Either invest in a serious professional touring level flight case or buy a seat for the instrument. Nothing less will guarantee safety.
    Bob_Ross likes this.
  9. This is exactly so. Emphasis is mine.
    Bob_Ross and Oddly like this.
  10. Gorn


    Dec 15, 2011
    Queens, NY
    It's indifference, not hatred. Work just hard enough not to get fired. Work ethic isn't as common as it should be and for many baggage handlers it's not necessary, so it seems. Being considerate doesn't add to the paycheck so why bother? It's not right but it's the way it is.
    Oddly likes this.
  11. Richland123


    Apr 17, 2009
    Sorry to hear about your damaged guitars and cases. That reminds me of this video of a Perth, Australia baggage handler throwing a guitar.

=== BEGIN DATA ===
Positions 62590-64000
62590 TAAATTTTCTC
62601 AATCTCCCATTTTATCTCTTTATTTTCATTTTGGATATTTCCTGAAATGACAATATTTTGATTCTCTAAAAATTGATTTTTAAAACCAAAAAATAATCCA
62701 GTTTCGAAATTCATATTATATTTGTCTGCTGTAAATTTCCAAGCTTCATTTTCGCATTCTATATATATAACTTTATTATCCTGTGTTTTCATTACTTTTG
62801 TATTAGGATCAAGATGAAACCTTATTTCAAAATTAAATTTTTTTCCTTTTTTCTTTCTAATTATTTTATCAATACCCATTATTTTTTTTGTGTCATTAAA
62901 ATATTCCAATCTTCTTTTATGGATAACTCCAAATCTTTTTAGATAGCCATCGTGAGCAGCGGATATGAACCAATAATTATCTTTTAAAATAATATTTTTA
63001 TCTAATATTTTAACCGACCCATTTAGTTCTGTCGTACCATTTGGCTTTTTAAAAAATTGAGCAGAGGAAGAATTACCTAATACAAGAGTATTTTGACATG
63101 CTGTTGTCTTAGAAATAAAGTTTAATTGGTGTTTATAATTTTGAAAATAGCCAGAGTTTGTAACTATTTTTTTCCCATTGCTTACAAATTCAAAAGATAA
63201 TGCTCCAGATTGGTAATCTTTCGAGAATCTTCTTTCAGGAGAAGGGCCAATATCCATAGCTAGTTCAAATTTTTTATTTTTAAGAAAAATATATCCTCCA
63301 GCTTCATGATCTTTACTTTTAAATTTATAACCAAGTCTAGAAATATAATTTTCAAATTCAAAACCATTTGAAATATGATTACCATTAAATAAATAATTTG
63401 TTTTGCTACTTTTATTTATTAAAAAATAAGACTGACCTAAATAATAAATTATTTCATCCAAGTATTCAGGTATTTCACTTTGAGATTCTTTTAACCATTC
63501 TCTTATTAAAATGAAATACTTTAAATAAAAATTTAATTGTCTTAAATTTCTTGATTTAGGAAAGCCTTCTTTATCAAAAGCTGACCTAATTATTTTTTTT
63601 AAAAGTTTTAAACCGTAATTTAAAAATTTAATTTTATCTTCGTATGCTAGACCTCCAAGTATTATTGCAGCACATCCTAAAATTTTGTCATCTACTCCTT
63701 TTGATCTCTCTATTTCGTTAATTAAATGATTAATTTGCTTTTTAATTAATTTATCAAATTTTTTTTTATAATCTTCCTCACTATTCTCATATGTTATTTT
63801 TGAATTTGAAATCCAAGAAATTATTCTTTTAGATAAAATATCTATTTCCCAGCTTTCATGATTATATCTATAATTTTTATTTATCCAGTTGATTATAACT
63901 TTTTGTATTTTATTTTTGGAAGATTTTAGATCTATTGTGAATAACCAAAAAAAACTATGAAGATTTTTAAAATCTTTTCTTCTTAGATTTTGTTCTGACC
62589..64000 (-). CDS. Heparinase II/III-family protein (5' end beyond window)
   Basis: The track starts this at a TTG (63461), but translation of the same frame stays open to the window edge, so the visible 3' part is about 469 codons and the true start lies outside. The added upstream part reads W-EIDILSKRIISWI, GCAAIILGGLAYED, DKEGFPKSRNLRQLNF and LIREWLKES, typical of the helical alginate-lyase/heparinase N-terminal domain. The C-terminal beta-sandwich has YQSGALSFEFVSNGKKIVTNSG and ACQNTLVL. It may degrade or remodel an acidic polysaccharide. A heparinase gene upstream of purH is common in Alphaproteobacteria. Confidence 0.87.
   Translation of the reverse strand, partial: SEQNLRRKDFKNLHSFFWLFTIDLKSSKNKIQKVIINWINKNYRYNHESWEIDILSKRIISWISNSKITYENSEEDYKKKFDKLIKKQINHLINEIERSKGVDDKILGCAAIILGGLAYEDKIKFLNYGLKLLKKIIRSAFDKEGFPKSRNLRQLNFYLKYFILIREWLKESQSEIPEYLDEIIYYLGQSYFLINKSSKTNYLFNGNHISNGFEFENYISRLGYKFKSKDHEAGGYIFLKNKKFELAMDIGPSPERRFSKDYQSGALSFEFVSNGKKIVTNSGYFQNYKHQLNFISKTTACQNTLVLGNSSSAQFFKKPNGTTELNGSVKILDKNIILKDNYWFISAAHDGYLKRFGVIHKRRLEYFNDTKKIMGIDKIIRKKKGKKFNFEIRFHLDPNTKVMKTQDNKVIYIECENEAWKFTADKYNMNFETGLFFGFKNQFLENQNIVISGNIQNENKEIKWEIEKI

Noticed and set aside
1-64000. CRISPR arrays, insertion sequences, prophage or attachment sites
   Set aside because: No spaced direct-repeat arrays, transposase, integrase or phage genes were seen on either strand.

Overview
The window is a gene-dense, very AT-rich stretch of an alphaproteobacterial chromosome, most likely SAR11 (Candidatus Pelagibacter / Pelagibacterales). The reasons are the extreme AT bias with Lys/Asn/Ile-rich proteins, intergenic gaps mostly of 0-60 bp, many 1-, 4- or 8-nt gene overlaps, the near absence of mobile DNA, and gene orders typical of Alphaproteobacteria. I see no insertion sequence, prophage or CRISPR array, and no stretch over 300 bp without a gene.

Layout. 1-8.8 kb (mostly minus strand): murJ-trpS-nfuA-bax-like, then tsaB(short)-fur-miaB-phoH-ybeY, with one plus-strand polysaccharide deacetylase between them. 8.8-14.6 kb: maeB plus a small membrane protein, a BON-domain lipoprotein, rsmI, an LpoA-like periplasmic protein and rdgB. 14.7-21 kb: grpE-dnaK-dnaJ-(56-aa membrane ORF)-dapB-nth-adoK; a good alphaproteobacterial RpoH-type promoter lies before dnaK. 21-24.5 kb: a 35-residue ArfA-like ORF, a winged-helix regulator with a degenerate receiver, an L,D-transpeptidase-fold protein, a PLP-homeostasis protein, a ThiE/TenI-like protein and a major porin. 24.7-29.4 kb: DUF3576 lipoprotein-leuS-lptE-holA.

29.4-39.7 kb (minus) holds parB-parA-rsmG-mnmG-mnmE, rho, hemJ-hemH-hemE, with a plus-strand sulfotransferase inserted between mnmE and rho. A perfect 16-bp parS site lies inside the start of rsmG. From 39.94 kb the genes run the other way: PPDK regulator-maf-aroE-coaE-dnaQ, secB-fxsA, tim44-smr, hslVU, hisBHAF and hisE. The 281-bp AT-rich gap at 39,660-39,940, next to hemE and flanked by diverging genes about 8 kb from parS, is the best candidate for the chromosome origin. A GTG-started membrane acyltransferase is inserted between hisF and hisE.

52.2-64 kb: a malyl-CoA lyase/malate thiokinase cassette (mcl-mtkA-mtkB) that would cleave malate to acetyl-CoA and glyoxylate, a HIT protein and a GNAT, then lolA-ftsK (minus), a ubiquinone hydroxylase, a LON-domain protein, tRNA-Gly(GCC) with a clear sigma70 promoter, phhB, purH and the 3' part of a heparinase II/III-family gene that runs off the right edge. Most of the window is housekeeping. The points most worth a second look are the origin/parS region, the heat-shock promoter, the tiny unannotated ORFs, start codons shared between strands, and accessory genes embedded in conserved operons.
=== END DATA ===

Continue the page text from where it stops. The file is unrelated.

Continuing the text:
12. salcott

    salcott Supporting Member

    Aug 22, 2007
    NYC, Inwood.
    Try traveling with a string bass in a trunk.
    murphy likes this.
  13. Bob_Ross

    Bob_Ross Supporting Member

    Dec 29, 2012
    Try travelling with a string bass in a Hefty trash bag!
    murphy likes this.
  14. murphy


    May 5, 2004
    Toronto, Canada
    Even in my SKB bass safe...it arrived with the lid hanging off and bass half out....luckily not broken
  15. A friend had his guitar headstock broken when it was in a top of the line Hiscox case. A grown man can stand on those without damage to the instrument so how in the hell did they manage to break it? These types of instances are when I question if they go out of their way to do damage..... despite what my friend has said.
    Jeff Scott likes this.